Webinar on Climate Emergency in the Pacific

 

Most Reverend Vincent Long Van Nguyen OFM Conv DD STL, Bishop of Parramatta
Response to His Excellency Anote Tong, Former President of Kiribati
Webinar on Climate Emergency in the Pacific
19 August 2020

 

I thank His Excellency Anote Tong not only for his passionate appeal to us tonight for climate action but especially for his global leadership on an issue that has been described as the great moral challenge of our time.

He has been at the forefront of raising global awareness about catastrophic risks caused by climate change. With his atoll nation of Kiribati being about 2 meters above sea level, he has warned the world that failure on climate action could pose an existential threat to his people and other low-lying Pacific islands. Entire communities and their ancient heritage could be destroyed in a matter of a decade or so.

But it’s not just the low-lying atoll nations in the Pacific but the whole planet on the verge of climate catastrophe. The evidence given by the world’s scientists, with data collected over long periods of time should give us ground for concern, for attitudinal change and most of all, for decisive affirmative action. We cannot go on living the way we have. We cannot continue to destroy rain forests, pollute the environment, and burn fossil fuels without dire consequences.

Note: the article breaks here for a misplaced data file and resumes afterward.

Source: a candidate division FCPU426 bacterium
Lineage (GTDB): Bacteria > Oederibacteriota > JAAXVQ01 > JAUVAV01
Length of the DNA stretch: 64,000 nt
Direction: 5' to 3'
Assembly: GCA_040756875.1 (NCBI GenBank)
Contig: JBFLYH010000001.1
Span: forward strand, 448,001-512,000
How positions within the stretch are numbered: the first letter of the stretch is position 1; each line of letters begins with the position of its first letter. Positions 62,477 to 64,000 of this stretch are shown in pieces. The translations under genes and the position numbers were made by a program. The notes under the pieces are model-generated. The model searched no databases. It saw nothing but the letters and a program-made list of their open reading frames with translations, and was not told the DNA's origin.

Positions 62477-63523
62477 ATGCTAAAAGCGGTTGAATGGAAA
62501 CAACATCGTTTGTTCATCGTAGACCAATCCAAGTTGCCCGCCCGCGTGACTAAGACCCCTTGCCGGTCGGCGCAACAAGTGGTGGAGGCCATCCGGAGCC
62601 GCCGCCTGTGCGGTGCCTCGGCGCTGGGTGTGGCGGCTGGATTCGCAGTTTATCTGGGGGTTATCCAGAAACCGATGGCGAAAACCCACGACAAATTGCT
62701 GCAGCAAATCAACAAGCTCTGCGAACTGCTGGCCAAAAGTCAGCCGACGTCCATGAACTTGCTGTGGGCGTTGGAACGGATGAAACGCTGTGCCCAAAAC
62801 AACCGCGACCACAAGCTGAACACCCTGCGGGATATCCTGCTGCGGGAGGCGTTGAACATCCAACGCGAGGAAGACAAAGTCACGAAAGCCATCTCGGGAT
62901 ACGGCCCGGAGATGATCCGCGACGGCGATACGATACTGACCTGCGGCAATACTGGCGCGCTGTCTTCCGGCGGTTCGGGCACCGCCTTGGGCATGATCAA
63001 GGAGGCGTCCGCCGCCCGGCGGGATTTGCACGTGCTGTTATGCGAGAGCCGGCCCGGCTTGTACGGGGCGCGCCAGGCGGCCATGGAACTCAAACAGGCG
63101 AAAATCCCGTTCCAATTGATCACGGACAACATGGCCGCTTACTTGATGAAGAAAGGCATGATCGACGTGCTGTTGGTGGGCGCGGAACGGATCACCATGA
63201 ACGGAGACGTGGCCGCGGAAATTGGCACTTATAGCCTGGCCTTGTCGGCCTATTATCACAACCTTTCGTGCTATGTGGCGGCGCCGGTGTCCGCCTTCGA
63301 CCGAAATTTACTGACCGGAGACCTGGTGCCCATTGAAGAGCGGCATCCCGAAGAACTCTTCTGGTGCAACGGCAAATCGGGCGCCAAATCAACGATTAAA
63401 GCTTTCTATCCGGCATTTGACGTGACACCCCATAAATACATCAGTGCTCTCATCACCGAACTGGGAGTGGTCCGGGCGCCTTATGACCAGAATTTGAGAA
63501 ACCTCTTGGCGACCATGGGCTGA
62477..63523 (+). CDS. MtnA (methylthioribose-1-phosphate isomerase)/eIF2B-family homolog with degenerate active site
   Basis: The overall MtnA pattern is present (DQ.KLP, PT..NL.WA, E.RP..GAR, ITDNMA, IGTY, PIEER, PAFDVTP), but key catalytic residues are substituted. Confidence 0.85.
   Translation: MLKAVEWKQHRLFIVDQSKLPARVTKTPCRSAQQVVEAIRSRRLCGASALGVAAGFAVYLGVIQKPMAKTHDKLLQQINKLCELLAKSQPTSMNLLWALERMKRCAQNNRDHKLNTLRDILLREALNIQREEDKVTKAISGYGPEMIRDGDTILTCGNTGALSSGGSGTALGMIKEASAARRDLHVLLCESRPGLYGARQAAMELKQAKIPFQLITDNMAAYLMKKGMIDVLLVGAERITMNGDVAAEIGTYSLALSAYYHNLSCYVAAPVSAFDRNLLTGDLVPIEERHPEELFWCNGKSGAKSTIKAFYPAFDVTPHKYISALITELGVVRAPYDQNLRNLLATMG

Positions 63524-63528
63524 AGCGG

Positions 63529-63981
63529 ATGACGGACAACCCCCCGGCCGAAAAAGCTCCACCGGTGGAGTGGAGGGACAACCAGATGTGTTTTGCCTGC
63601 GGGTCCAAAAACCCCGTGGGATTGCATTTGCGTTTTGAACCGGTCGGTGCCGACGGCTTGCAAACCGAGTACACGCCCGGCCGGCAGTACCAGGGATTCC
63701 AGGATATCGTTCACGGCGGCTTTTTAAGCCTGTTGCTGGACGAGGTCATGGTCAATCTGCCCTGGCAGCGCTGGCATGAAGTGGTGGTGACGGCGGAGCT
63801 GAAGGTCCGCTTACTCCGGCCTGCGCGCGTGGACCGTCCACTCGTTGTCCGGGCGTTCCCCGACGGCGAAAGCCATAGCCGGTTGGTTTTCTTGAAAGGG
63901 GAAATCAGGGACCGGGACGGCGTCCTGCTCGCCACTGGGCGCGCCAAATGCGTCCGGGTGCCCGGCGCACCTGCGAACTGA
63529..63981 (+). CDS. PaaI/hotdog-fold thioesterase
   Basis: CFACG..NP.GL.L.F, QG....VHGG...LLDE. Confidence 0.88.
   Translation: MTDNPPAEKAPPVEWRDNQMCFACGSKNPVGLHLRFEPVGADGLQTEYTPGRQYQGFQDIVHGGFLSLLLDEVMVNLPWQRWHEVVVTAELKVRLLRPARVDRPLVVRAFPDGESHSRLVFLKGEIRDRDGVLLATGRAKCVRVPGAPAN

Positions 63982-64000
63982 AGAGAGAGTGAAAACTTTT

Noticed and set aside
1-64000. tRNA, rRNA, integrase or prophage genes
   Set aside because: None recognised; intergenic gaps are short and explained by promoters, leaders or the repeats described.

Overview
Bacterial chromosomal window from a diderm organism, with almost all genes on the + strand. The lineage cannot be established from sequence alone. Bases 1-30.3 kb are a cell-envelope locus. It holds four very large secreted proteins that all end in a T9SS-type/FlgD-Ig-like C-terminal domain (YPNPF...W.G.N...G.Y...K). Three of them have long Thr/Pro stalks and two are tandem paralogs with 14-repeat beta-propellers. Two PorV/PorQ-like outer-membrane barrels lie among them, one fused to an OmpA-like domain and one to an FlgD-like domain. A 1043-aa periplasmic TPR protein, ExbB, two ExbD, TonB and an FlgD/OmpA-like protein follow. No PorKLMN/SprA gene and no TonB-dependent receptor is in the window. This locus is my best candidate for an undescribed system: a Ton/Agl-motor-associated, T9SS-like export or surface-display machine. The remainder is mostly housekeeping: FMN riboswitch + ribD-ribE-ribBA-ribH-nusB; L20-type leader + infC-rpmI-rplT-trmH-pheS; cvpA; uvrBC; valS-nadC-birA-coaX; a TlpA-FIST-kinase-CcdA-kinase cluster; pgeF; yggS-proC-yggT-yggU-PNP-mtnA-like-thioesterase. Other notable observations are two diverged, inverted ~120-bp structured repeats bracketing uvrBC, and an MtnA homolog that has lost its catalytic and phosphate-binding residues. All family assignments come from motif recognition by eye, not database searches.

Anote’s message has found a great ally in Pope Francis who is the voice of truth and conscience for the world. He has been sent to us in order to wake us to the reality of the deep alienation and estrangement, which threatens our very existence. Estrangement – from God, from nature, from one another and even from truth itself – today reverberates through our relationship with the Earth that is our common home.

In the biblical tradition, prophets rise up from the landscape and announce the future different to that of the dominant narrative. They provide an alternative vision to that of the empire. They speak of God’s intention with a burning passion, a sense of urgency and discomfort.

In many ways, Anote is also a contemporary prophetic voice that speaks truth to power. He is from one of the smallest nations at the periphery of the world. Yet like the ancient prophets, it is the voice from elsewhere that subverts the status quo. His is an energising message that envisions a new reality. He challenges us and but also energises us to bring about the transformation as the Creator intends.